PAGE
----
Mumbai: Brokerage CLSA cut its forecast for Indian economic growth to 6.7% for the current fiscal year from its earlier projection of 7.3%, as high interest rates take a toll, with policy inertia and corruption scandals hurting confidence.

“These domestic factors have added to the adverse impact of global headwinds, and have taken a bigger toll on growth," Rajeev Malik, an economist at CLSA in Singapore, wrote in a note.

“Unlike 2008, the problems now are largely homegrown with greater political inertia and lower flexibility for using fiscal and monetary policies to counter the economic moderation," he added. He also lowered his forecast for GDP growth in fiscal 2013 to 6.3% from the prior 7.5% view.

On Thursday, the Reserve Bank of India governor said the economy is poised to miss the central bank’s growth forecast of 7.6% for 2011-12 ending in March. The government this month said it expected GDP to grow by 7.25 to 7.75% this year, down sharply from a February estimate of 9%.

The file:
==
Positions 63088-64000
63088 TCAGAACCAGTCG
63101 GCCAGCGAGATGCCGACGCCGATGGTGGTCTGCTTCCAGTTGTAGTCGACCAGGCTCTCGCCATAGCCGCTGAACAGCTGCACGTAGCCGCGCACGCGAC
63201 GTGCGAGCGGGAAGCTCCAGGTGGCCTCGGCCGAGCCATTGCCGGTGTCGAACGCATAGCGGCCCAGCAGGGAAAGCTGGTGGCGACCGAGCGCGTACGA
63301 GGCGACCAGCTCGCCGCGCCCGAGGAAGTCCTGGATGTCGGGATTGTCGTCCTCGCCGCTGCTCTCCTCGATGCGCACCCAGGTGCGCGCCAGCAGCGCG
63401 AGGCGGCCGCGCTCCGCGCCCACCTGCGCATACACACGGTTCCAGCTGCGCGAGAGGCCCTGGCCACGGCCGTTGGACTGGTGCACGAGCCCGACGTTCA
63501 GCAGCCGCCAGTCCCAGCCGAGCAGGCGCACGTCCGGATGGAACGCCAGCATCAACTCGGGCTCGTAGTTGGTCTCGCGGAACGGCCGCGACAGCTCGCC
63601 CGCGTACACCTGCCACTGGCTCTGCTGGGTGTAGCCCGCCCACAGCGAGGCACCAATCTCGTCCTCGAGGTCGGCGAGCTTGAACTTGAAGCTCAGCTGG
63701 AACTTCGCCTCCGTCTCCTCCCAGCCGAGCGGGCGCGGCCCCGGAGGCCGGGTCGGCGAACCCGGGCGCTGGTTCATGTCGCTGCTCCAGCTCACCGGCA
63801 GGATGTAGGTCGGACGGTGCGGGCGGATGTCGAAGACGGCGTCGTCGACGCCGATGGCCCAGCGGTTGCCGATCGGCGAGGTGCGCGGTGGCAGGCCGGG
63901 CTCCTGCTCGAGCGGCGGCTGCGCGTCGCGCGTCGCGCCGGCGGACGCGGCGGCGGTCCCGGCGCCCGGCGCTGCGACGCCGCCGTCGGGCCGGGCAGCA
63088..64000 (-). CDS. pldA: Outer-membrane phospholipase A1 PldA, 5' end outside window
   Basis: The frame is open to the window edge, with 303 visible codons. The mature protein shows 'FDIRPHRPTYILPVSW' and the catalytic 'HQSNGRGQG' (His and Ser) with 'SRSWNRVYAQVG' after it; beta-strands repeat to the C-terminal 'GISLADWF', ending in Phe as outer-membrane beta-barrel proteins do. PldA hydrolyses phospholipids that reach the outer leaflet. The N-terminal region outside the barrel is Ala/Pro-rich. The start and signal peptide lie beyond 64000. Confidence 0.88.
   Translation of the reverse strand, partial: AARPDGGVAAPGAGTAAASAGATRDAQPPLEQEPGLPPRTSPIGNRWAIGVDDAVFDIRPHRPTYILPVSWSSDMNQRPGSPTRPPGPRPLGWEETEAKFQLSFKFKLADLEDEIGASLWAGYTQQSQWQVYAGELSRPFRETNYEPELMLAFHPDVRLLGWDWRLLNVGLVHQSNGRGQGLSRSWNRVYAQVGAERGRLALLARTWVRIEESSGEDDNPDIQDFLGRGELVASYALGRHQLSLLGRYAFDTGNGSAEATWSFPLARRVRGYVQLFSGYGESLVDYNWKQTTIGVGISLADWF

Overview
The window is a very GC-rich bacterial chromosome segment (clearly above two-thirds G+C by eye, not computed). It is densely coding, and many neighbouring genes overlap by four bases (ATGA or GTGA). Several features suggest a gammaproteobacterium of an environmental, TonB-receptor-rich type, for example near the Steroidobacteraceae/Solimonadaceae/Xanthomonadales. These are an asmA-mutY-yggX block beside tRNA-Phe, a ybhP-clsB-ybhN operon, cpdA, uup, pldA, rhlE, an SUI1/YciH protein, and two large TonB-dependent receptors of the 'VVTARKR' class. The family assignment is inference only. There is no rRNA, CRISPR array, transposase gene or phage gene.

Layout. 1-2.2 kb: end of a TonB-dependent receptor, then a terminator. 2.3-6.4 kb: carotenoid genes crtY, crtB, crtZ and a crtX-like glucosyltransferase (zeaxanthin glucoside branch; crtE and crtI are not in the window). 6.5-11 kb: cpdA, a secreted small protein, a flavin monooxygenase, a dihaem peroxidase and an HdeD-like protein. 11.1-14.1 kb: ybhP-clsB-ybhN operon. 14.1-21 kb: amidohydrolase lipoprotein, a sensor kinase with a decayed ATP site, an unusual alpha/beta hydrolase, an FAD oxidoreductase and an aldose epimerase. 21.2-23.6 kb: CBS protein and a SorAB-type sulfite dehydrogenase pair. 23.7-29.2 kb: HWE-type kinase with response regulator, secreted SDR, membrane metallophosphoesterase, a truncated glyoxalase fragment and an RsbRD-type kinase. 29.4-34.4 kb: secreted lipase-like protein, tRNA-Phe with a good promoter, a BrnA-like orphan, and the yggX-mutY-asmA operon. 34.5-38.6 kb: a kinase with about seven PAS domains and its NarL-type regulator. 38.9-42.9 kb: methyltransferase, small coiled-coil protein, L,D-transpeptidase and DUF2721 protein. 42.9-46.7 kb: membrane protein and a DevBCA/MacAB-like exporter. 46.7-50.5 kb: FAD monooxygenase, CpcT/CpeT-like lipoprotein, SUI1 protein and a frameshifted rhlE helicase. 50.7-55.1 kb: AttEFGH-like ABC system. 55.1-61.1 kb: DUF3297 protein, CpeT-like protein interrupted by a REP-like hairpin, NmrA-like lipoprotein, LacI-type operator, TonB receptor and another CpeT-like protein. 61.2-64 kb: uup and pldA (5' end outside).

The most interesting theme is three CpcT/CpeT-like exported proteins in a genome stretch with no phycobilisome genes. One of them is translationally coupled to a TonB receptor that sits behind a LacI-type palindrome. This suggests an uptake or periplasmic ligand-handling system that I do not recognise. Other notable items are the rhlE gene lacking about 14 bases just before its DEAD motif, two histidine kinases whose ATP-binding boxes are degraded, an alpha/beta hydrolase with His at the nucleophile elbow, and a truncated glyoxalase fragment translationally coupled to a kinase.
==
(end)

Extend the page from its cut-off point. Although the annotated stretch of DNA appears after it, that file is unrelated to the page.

The central bank, last week, opted to pause an aggressive tightening cycle that involved lifting rates 13 times since March 2010.

CLSA’s Malik expects monetary policy to start easing from January, with the RBI likely to ease interest rates by 100 to 150 basis points in the coming twelve months.

He also revised his fiscal deficit forecast for the year to around 5.5% of GDP from 5.2% earlier.

“All eyes will be on the federal budget for FY13 at the end of February. The government has little choice but to announce a credible fiscal consolidation plan and limit the fiscal deficit to around 5% of GDP," Malik added.

India’s fiscal deficit is likely to breach the budgeted target by a full percentage point to 5.5% of gross domestic product in 2011-12, forcing New Delhi to borrow Rs35,300 crore more from the market, a Reuters poll showed in November.

Rupee Plunge

Malik expects the rupee to plunge to around Rs58 to the dollar in 2012 due to an anticipated strong rebound in the US currency.

The rupee sank to a record low 54.30 to the dollar this month, down almost a fifth from its July highs, making it this year’s worst performing currency in Asia.

“The RBI’s recent measures to check speculation in the currency market and to boost capital inflows will help the INR but a strong USD rebound could easily cause Asian currencies, including the INR, to depreciate significantly," Malik said.

RBI has recently taken a slew of measures to support the rupee, including putting curbs on speculative trading and raising quotas for foreigners to buy local debt.

“As always, INR will suffer more as India runs a current account deficit compared to surpluses by other economies," he added.